MURAL - Maynooth University Research Archive Library

    Examining the role of cognitive load when learning to program

    Nolan, Keith and Mooney, Aidan and Bergin, Susan (2015) Examining the role of cognitive load when learning to program. In: 3rd International Workshop on Eye-Movements in Programming, November 23-24, 2015, Joensuu, Finland.

    Download (110kB) | Preview

    Share your research

    Twitter Facebook LinkedIn GooglePlus Email more...

    Add this article to your Mendeley library


    Cognitive load is concerned with the amount of mental effort imposed on working memory at an instant of time. Changes in cognitive load cause very small dilations of the pupils. The aim of this paper is to examine the role of cog-nitive load while learning to program through the use of remote eye tracking. Although numerous studies have been carried out to evaluate cognitive load using this approach, very few can be found that have focused on programming comprehension especially with students learning to program for the first time. This study will develop a suite of programming tasks, designed to induce different levels of cognitive load (low to high). The programming tasks will be completed by novice programmers whilst a remote eye tracking system monitors pupil dilation. It is hypothesised that, once environmental factors (ambient light etc) have been controlled, programming tasks designed to induce a high level of cognitive load will result in dilations of the pupils, whilst easier tasks will not result in such a change.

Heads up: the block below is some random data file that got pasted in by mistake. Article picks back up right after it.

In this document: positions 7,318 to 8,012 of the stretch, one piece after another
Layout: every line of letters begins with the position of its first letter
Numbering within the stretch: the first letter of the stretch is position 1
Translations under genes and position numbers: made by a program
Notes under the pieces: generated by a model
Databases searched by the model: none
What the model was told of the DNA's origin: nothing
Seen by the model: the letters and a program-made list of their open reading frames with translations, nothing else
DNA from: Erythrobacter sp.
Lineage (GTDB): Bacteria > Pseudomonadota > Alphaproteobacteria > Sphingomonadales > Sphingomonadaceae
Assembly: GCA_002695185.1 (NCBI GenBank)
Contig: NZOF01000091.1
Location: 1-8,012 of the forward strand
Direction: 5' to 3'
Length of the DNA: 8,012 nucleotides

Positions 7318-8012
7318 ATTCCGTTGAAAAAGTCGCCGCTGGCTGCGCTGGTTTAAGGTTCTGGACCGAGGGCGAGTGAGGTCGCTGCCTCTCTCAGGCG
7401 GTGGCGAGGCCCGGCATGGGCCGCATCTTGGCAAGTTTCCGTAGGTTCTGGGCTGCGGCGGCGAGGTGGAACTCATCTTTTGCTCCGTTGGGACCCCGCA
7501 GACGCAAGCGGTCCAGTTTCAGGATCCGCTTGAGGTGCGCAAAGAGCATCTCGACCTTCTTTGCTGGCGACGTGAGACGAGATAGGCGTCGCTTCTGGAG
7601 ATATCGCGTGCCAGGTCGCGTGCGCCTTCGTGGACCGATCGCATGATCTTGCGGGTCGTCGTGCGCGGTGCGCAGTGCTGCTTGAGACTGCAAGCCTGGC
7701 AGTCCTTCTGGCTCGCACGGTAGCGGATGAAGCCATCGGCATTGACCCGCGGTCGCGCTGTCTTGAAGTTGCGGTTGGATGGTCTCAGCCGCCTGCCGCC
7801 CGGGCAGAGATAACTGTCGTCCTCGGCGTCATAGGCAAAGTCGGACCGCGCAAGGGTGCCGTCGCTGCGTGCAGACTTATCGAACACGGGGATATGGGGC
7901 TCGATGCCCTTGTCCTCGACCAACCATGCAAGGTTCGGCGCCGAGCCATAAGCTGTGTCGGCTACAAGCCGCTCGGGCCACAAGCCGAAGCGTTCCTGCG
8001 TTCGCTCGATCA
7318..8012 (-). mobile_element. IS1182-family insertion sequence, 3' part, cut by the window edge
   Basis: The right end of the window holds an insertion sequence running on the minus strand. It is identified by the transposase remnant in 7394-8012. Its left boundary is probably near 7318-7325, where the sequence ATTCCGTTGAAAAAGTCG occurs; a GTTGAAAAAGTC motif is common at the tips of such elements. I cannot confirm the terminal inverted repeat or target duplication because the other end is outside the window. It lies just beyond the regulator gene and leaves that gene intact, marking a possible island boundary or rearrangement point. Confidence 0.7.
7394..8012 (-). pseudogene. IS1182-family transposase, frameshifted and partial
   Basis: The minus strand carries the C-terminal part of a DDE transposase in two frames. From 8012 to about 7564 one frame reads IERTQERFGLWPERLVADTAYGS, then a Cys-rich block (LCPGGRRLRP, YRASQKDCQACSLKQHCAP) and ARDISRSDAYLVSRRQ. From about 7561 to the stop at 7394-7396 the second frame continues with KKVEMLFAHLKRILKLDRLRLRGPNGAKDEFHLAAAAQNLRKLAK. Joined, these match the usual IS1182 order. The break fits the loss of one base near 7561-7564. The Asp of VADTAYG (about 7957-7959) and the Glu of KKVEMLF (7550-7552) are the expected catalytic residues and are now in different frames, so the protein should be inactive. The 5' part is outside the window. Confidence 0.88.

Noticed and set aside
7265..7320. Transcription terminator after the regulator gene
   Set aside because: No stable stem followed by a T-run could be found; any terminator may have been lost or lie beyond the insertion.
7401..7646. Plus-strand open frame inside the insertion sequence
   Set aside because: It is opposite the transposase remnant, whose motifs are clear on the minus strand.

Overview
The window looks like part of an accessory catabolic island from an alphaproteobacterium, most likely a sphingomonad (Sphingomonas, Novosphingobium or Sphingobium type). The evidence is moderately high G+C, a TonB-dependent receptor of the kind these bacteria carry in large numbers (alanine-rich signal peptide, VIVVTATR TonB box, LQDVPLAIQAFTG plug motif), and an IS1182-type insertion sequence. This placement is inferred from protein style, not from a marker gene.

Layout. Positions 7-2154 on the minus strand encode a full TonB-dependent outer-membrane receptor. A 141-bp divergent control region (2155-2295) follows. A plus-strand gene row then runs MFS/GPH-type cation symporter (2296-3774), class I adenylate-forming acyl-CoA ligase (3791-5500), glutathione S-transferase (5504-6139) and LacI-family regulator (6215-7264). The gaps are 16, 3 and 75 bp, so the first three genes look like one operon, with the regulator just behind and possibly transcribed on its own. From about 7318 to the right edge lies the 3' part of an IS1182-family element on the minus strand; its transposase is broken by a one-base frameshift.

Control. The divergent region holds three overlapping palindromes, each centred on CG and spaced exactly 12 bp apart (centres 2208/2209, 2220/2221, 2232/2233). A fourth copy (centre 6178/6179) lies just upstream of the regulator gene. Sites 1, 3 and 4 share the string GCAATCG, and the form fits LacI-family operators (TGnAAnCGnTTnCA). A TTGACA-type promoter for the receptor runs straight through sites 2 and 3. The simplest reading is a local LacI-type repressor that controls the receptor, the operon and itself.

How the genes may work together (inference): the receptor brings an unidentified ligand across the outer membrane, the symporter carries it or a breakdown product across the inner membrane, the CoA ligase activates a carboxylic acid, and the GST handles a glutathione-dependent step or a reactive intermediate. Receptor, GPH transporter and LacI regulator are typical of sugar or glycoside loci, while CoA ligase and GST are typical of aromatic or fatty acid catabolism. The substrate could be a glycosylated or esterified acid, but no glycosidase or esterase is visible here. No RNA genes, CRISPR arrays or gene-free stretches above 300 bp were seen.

Item Type: Conference or Workshop Item (Paper)
    Additional Information: DOI: 10.13140/RG.2.1.4766.2165
    Keywords: Eye tracking; cognitive load; pupillometry; programming comprehension;
    Academic Unit: Faculty of Science and Engineering > Computer Science
    Item ID: 8237
    Depositing User: Aidan Mooney
    Date Deposited: 24 May 2017 14:51
    Refereed: No
      Use Licence: This item is available under a Creative Commons Attribution Non Commercial Share Alike Licence (CC BY-NC-SA). Details of this licence are available here

      Repository Staff Only(login required)

      View Item Item control page


      Downloads per month over past year

      Origin of downloads